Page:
Get it: The Power of Cultural Learning report was launched at the RSA this week. I’ve blogged about this before here, as the report has been available since the New Year but this was the official launch. Everyone I spoke to (about 15 people) expressed appreciation for the basic premise but also varying degrees of criticism about the event (e.g. that none of the speakers were cultural learning experts) and about the initiative in general. Here are three views about the initiative that were expressed most frequently:
We’ve heard this before, and Ken Robinson’s NACCCE report articulated it more fully, a decade ago. So why are we still trying to prove the case?
To which I would respond: The Cultural Learning Alliance is not mainly seeking to articulate the value of cultural learning, although in a skim read of ‘Get It’ the big quotes doing just that hit your eyes first. The initiative seeks to pull bodies together to create the conditions where cultural learning can flourish, at a time when economic conditions may jeopardise it. It is mainly a plea for coherence.
This is too much the lobbying of arts organisations for support and not enough about what makes children’s lives better. (This was echoed by a challenge from the audience: ‘Why should we even be talking about cultural learning? Why can’t we be talking about effective and enjoyable learning?’)
To which I would respond: To talk about effective and enjoyable learning may be logical from the perspective of educational delivery. Yes indeed, this is not just about the arts. All the subjects are more effective when enriched with cultural practice and imaginative approaches. That has been, and continues to be, the main driver for the continued work of the Creative Partnerships regional agencies. The problem with only looking at creative curriculum strategies is that you may fail to acknowledge the value of cultural practice and heritage. If we whittle away the capacity of the cultural sector to collect, conserve, commission, research, interpret and practice, or to exist at all, there will be no capacity to make partnerships for learning and outreach. Yes, let’s turn our schools into cultural centres and make schools more open to the community but let’s not close the long-established museums, studios and theatres in the process.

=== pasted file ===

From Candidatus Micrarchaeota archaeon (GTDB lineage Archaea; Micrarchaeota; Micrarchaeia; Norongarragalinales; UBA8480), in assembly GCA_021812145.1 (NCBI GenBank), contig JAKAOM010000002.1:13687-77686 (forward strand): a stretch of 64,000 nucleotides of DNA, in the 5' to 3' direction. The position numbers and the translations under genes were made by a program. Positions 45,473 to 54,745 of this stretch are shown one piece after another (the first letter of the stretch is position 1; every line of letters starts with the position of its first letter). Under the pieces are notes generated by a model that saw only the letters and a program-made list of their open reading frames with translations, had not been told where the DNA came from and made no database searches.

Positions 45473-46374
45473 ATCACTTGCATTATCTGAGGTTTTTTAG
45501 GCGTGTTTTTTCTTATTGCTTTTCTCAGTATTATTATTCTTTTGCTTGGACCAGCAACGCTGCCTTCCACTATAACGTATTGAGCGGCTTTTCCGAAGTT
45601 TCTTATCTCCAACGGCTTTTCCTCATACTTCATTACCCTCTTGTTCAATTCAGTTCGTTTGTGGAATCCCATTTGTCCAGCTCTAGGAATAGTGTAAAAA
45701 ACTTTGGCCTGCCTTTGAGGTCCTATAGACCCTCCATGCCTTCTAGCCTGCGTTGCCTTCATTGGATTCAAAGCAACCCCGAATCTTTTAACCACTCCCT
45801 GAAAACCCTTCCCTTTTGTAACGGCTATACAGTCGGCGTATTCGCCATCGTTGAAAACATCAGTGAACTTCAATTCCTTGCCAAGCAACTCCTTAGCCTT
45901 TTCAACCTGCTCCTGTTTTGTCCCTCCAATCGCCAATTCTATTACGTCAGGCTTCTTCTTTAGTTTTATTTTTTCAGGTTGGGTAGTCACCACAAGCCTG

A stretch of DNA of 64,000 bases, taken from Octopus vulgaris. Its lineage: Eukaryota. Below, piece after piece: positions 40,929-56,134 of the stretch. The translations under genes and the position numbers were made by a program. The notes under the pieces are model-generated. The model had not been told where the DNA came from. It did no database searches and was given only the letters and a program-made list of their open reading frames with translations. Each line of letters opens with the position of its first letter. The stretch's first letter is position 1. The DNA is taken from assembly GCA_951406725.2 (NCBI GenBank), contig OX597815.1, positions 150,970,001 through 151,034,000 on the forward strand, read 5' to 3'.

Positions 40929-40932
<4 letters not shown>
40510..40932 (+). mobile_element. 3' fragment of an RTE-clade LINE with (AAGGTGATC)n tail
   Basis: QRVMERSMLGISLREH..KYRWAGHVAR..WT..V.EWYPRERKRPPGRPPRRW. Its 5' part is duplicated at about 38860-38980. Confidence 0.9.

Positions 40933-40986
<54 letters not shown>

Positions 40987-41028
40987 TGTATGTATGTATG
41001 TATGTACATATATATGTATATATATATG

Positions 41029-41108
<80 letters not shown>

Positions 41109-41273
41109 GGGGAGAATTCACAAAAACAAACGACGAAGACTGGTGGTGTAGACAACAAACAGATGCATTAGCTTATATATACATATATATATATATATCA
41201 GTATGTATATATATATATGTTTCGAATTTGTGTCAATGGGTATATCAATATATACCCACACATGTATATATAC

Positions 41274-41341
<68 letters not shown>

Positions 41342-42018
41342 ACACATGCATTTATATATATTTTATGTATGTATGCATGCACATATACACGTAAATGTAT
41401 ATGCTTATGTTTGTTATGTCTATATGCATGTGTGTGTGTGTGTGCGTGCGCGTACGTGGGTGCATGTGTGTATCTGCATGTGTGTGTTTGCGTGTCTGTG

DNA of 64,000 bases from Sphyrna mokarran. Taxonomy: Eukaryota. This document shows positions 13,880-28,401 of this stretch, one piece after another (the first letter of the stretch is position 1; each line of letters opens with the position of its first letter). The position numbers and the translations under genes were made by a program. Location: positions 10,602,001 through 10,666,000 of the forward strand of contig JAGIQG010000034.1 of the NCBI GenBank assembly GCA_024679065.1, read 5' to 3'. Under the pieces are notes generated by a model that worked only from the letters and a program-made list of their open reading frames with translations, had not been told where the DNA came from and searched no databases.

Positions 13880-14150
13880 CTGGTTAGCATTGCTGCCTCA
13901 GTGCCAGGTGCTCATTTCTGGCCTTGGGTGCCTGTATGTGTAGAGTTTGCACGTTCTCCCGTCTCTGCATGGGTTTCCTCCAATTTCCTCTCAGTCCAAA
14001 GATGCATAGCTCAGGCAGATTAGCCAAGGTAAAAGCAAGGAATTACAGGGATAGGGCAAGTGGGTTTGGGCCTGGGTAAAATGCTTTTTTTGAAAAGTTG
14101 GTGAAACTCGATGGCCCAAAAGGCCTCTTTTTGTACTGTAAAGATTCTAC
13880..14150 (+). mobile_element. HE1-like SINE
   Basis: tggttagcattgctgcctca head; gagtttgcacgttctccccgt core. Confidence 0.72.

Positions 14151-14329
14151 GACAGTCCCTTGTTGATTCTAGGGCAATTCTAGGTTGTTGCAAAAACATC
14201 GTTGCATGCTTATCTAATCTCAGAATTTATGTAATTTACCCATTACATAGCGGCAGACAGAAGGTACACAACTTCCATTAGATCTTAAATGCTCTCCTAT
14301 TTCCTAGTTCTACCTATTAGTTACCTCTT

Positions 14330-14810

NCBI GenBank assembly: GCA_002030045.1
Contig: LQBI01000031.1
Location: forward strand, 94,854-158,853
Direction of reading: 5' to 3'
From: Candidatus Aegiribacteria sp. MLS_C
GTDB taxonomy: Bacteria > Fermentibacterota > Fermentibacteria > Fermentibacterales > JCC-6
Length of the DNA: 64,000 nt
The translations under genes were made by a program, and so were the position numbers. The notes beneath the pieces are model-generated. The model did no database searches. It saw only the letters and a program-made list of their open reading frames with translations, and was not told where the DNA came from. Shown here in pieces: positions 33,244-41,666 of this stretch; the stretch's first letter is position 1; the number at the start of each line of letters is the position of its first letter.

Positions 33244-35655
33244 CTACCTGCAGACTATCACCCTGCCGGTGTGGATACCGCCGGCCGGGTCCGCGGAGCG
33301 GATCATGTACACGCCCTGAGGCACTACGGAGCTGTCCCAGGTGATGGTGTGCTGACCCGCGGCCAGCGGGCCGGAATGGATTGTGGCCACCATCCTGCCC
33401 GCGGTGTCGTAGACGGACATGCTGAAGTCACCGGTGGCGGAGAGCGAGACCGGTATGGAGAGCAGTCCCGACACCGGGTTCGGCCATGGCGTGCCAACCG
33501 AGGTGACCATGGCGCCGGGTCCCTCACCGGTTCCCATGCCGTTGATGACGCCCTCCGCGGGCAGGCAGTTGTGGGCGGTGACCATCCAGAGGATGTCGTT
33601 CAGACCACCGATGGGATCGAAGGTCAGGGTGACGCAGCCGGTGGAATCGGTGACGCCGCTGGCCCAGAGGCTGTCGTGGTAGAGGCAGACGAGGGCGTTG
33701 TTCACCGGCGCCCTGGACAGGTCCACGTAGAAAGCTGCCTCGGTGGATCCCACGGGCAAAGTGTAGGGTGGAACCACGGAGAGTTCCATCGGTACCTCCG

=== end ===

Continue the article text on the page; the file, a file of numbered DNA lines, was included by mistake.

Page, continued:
This is all about children in schools. There’s not enough about informal learning (with references made to: early years/family, youth, community, international, adult and elderly settings as well as broad public participation).
To which I would respond: Yes, I can see why you say that. The recommendations do consistently refer to ‘schools and other learning settings’ but where it gives more detail, it focuses entirely on schools. However, I see this report as a seed, planted at the right time, which should now lead to action to build a cultural sector in which learning and public participation are key to its mission. When cultural bodies limit their education work to schools programmes, and in particular when they limit this to delivering narrow curriculum outcomes, they are more likely to fail in enriching those schools and to fail in securing the status of learning within their organisations.
This talk is all very well, but what are you going to do now and how can we be part of it?
To which I would say: Quite! Let’s get on with it, which means being positive about this report. I have some questions:
Given that the Clore Duffield Foundation (and all credit to Sally Bacon) has devoted a huge bulk of time to this, how can they be helped by the other consortium members and Government to form an effective Cultural Learning Alliance?
How can this Alliance manage to be open to contributions from the cultural and learning professions, and from enthusiasts/participants too? How could they use digital tools better to manage this, to help crowdsource ideas, to collaborate on tasks such as coherent funding systems and to help save money?
If the primary goal of this is coherence, do we now need to create an analytical map to understand where the main points of incoherence are? This might be a map that helps us grasp the scope of initiatives and bodies, where the main relationships are, what are the opportunities for brokerage and sustained delivery and so on.
How can the focus be shifted so that it still does justice to the schools sector, whilst acknowledging the wider range of cultural learning practice?